There’s a reason you seek out shade in the summer, and it’s not just a matter of comfort. It’s one of survival. Our internal organs thrive at a core temperature of 98.6 degrees Fahrenheit. When the ambient temperature (what’s felt on the skin when you’re sitting in your house or walking to work) is 73 degrees, your body hums along in neutral; your core temperature stays put without extra work. But when the ambient temperature soars, it shifts the core temp with it, kicking off a feedback loop aimed at resetting your internal reading. Here, find out why these changes occur, and learn how to keep cool from head to toe.
As ambient temperatures rise and fall, the brain’s hypothalamus acts like a thermostat, constantly receiving messages from temperature-sensing nerve cells in the skin (thermoreceptors) and in turn sending signals out to other organs, muscles, and blood vessels to make adjustments. The result: Sweat glands emit sweat; blood is shunted to the skin; muscles get fatigued. A 2012 Experimental Physiology paper noted that animals resisted exercise when brain temperature was artificially raised, even as their bodies were kept cool, suggesting that it’s the brain that calls the shots.
Beat the heat: To cool the brain, cool the body, says Lars Nybo, a professor of human physiology at the University of Copenhagen, in Denmark. Wearing a broad-brimmed hat can be an effective way to do this—it shields the face, which is densely populated with thermoreceptors, as well as the scalp and the neck. All three are significant absorbers of radiant (direct) heat from the sun. Slurries (crushed-ice drinks) may help, too, says a 2012 BMC Medicine paper. Like most liquids, they replenish water lost by sweat. And as the ice melts in your body, it absorbs heat from nearby tissues.
Sweating is your body’s best defense against heat. Liquids absorb heat when they turn into vapor, so when sweat evaporates, it takes the warmth on your skin along with it. On a hot day, sweat glands (tubelike skin structures) can emit about 16 ounces of sweat if you’re sitting and 2½ gallons if you’re running a marathon, says Douglas Tomczak, Ph.D., a research and development manager for deodorants at Unilever. As the skin cools, so does the blood circulating beneath it and, in turn, the internal organs.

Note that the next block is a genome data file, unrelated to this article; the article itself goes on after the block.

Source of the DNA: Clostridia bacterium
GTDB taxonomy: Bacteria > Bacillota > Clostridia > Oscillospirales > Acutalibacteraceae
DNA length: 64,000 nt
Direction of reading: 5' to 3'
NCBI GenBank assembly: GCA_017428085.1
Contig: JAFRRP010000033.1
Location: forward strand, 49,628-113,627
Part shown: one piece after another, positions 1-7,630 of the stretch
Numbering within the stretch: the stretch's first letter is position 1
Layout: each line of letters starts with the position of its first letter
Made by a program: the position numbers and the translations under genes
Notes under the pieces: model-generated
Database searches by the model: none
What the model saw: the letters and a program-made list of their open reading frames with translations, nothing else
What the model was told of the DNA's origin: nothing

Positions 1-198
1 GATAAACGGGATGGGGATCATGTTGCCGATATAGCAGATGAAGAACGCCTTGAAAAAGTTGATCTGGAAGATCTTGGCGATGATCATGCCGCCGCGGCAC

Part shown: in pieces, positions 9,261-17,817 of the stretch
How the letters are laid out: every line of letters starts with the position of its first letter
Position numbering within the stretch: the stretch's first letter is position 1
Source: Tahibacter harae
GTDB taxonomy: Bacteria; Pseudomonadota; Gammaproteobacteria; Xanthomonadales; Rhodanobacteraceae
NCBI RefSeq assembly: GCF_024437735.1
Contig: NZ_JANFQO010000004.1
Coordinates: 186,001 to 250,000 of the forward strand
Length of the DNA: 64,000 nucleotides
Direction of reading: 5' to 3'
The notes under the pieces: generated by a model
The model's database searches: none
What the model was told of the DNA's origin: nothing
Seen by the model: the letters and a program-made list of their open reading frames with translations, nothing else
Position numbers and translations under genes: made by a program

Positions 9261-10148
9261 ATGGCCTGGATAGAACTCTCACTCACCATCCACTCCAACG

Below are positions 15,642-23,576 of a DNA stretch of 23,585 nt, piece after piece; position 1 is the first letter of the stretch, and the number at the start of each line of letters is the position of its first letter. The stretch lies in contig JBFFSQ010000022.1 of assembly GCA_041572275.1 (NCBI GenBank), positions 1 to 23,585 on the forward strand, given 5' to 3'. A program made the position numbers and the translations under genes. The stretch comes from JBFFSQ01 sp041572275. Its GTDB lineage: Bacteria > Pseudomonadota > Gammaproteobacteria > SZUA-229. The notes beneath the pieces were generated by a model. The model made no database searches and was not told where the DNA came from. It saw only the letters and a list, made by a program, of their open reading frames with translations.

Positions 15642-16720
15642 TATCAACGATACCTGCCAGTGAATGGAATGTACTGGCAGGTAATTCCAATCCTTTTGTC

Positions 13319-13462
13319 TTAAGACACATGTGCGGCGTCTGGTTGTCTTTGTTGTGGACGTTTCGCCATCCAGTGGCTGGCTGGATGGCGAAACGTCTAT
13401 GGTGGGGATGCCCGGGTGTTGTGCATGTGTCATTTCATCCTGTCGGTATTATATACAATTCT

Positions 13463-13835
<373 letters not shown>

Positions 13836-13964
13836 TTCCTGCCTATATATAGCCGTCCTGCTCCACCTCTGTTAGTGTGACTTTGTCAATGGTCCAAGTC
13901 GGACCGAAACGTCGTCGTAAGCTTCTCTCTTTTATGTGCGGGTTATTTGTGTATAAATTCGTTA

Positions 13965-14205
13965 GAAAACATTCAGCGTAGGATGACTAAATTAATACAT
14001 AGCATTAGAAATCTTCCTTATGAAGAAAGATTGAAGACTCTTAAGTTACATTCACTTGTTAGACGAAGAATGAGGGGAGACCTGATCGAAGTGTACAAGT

Beat the heat: Skin feels coolest when you optimize sweat evaporation while shielding it from the blazing sun and concrete. That’s why when you sit outside on a hot, bright day you’ll feel better in a light, loose blouse made of cotton (or some other breathable fabric), rather than a tank top. The blouse, along with a hat, could cut in half the total amount of heat—both radiant and from the air—felt on your skin, says Nybo. Blocking evaporation (for instance, by wearing polyester) will not only make you feel hotter but could also make you break out. Heat rash—tiny red, itchy bumps—emerges when sweat plugs pores, says New York–based dermatologist Whitney Bowe. Treat it by wearing light, breathable fabrics during the day and at night. Staying in air-conditioned rooms or getting a fan to help the air circulate may also help. If your skin is uncovered and you’re still breaking out, you may have a sun rash, which can look the same as a heat rash but is more common in early summer, when the skin isn’t accustomed to sunlight, says Lawrence E. Gibson, a dermatologist at the Mayo Clinic in Rochester, Minnesota. Experts believe that it may be triggered by an allergen inside the body that’s activated by ultraviolet rays. Prevent the condition with sunscreen, and soothe it with a topical steroid cream, like hydrocortisone. It will probably disappear in a few hours.
Cued by the brain, your heart beats harder to move the warm blood from the internal organs to the skin's surface so that heat can dissipate.
Beat the heat: Hydrate diligently. Blood plasma, which holds blood cells in solution, is about 92 percent water. Drink 16 ounces of water an hour before an activity, then three ounces (two big gulps) every 20 minutes while outside, so that the blood can stay viscous and move easily to the skin’s surface, says Jian Cui, Ph.D., an associate professor of medicine at Penn State University in Hershey, Pennsylvania.
As the organs lose oxygen (because the blood carrying it is flooding the skin’s surface), you breathe faster and harder, says Lisa R. Leon, Ph. D., a research physiologist with the U.S. Army in Natick, Massachusetts.
Beat the heat: Do outside activities—gardening, jogging—early. Afternoon air has higher levels of ozone, a gas that is created when heat and UV rays mix with pollutants and oxygen. It causes airway irritation, which American Lung Association adviser Norman Edelman, M.D., calls “sunburn for your lungs,” and leads to less efficient oxygen intake.